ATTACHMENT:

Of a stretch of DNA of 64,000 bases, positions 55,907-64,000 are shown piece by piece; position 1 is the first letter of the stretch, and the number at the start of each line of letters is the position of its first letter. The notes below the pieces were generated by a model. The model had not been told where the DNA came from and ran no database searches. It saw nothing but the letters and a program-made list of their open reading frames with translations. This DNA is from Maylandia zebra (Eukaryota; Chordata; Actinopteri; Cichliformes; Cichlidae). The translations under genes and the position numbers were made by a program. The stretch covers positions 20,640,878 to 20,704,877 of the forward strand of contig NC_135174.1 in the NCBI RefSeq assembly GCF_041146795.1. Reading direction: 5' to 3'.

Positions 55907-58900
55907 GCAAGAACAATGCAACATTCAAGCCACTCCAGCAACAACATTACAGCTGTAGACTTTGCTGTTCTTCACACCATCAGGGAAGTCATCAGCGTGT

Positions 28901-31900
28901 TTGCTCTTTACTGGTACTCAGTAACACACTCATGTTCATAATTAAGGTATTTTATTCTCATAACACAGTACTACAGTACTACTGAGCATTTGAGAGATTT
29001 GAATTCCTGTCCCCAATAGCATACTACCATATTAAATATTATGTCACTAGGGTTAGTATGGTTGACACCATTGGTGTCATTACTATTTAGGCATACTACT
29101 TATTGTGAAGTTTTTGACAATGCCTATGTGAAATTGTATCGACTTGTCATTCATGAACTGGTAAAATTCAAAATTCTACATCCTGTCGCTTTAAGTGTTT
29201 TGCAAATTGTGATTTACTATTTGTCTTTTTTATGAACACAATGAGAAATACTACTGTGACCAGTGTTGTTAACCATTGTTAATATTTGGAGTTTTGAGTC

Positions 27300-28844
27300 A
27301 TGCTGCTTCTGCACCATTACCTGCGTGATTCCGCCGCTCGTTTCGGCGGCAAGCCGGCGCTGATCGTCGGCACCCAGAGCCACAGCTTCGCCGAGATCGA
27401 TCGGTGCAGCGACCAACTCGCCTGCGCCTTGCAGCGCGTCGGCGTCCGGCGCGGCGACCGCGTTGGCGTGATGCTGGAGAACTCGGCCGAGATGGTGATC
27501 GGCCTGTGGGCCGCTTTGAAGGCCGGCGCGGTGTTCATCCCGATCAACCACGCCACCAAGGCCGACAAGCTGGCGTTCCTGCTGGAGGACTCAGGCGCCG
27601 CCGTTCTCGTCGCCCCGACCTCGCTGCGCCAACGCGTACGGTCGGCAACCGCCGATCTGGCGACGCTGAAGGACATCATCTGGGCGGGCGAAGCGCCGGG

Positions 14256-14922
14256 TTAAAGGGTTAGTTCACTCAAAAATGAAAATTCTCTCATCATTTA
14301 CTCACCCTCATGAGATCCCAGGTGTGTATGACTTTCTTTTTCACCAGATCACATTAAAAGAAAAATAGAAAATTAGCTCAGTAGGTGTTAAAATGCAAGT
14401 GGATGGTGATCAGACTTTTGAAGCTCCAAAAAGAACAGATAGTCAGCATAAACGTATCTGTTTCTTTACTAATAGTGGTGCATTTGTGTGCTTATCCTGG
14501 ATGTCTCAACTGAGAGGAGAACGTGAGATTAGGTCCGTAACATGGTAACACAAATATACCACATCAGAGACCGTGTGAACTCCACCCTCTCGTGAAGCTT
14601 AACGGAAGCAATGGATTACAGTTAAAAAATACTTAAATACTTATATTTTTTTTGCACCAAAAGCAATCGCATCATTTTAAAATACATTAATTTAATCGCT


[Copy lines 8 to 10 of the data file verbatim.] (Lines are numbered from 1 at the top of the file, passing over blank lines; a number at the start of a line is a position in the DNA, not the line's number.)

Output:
29201 TGCAAATTGTGATTTACTATTTGTCTTTTTTATGAACACAATGAGAAATACTACTGTGACCAGTGTTGTTAACCATTGTTAATATTTGGAGTTTTGAGTC

Positions 27300-28844
27300 A